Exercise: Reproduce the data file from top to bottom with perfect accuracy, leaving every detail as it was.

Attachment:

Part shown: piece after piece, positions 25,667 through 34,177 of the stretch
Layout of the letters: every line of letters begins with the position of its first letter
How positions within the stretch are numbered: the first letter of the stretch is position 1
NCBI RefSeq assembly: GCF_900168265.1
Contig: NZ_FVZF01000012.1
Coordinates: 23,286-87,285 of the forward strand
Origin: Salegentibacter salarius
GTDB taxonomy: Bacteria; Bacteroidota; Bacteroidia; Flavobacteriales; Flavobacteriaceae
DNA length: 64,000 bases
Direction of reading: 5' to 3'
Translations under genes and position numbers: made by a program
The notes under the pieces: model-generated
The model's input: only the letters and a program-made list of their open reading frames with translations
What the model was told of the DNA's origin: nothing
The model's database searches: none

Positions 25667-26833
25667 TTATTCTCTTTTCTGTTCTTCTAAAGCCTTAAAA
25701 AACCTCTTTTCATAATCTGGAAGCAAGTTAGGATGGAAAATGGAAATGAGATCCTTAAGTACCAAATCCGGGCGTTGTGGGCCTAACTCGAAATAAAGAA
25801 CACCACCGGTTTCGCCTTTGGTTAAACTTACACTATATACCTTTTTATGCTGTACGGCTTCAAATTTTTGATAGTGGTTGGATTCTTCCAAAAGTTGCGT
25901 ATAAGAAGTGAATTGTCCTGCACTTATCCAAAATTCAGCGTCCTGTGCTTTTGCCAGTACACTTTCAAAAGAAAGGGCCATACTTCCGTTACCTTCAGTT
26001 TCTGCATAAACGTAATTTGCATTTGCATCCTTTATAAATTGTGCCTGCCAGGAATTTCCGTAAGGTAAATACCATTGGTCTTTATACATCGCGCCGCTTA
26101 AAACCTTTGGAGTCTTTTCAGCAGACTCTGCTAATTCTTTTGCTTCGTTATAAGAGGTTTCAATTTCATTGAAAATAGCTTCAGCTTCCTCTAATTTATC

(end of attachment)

Part shown: piece after piece, positions 25,667 through 34,177 of the stretch
Layout of the letters: every line of letters begins with the position of its first letter
How positions within the stretch are numbered: the first letter of the stretch is position 1
NCBI RefSeq assembly: GCF_900168265.1
Contig: NZ_FVZF01000012.1
Coordinates: 23,286-87,285 of the forward strand
Origin: Salegentibacter salarius
GTDB taxonomy: Bacteria; Bacteroidota; Bacteroidia; Flavobacteriales; Flavobacteriaceae
DNA length: 64,000 bases
Direction of reading: 5' to 3'
Translations under genes and position numbers: made by a program
The notes under the pieces: model-generated
The model's input: only the letters and a program-made list of their open reading frames with translations
What the model was told of the DNA's origin: nothing
The model's database searches: none

Positions 25667-26833
25667 TTATTCTCTTTTCTGTTCTTCTAAAGCCTTAAAA
25701 AACCTCTTTTCATAATCTGGAAGCAAGTTAGGATGGAAAATGGAAATGAGATCCTTAAGTACCAAATCCGGGCGTTGTGGGCCTAACTCGAAATAAAGAA
25801 CACCACCGGTTTCGCCTTTGGTTAAACTTACACTATATACCTTTTTATGCTGTACGGCTTCAAATTTTTGATAGTGGTTGGATTCTTCCAAAAGTTGCGT
25901 ATAAGAAGTGAATTGTCCTGCACTTATCCAAAATTCAGCGTCCTGTGCTTTTGCCAGTACACTTTCAAAAGAAAGGGCCATACTTCCGTTACCTTCAGTT
26001 TCTGCATAAACGTAATTTGCATTTGCATCCTTTATAAATTGTGCCTGCCAGGAATTTCCGTAAGGTAAATACCATTGGTCTTTATACATCGCGCCGCTTA
26101 AAACCTTTGGAGTCTTTTCAGCAGACTCTGCTAATTCTTTTGCTTCGTTATAAGAGGTTTCAATTTCATTGAAAATAGCTTCAGCTTCCTCTAATTTATC